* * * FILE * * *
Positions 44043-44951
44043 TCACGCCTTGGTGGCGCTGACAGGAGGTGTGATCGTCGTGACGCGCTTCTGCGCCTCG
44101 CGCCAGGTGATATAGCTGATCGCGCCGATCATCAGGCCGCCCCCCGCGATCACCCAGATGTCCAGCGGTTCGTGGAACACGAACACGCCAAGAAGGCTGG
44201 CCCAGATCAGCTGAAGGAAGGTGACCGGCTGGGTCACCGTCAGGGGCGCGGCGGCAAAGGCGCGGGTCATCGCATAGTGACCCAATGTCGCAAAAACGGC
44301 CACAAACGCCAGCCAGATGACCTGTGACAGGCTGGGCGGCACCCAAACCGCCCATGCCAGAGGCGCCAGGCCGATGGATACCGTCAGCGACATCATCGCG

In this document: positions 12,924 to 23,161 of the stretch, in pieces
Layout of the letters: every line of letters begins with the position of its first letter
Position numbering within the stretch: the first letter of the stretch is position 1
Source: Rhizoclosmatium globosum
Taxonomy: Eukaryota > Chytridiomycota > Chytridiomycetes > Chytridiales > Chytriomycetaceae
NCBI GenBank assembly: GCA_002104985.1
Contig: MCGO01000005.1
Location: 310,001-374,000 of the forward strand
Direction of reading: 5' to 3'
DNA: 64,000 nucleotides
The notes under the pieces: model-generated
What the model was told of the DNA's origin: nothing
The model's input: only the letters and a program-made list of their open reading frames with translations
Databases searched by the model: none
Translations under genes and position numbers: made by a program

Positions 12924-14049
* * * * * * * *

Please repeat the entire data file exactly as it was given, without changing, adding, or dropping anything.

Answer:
Positions 44043-44951
44043 TCACGCCTTGGTGGCGCTGACAGGAGGTGTGATCGTCGTGACGCGCTTCTGCGCCTCG
44101 CGCCAGGTGATATAGCTGATCGCGCCGATCATCAGGCCGCCCCCCGCGATCACCCAGATGTCCAGCGGTTCGTGGAACACGAACACGCCAAGAAGGCTGG
44201 CCCAGATCAGCTGAAGGAAGGTGACCGGCTGGGTCACCGTCAGGGGCGCGGCGGCAAAGGCGCGGGTCATCGCATAGTGACCCAATGTCGCAAAAACGGC
44301 CACAAACGCCAGCCAGATGACCTGTGACAGGCTGGGCGGCACCCAAACCGCCCATGCCAGAGGCGCCAGGCCGATGGATACCGTCAGCGACATCATCGCG

In this document: positions 12,924 to 23,161 of the stretch, in pieces
Layout of the letters: every line of letters begins with the position of its first letter
Position numbering within the stretch: the first letter of the stretch is position 1
Source: Rhizoclosmatium globosum
Taxonomy: Eukaryota > Chytridiomycota > Chytridiomycetes > Chytridiales > Chytriomycetaceae
NCBI GenBank assembly: GCA_002104985.1
Contig: MCGO01000005.1
Location: 310,001-374,000 of the forward strand
Direction of reading: 5' to 3'
DNA: 64,000 nucleotides
The notes under the pieces: model-generated
What the model was told of the DNA's origin: nothing
The model's input: only the letters and a program-made list of their open reading frames with translations
Databases searched by the model: none
Translations under genes and position numbers: made by a program

Positions 12924-14049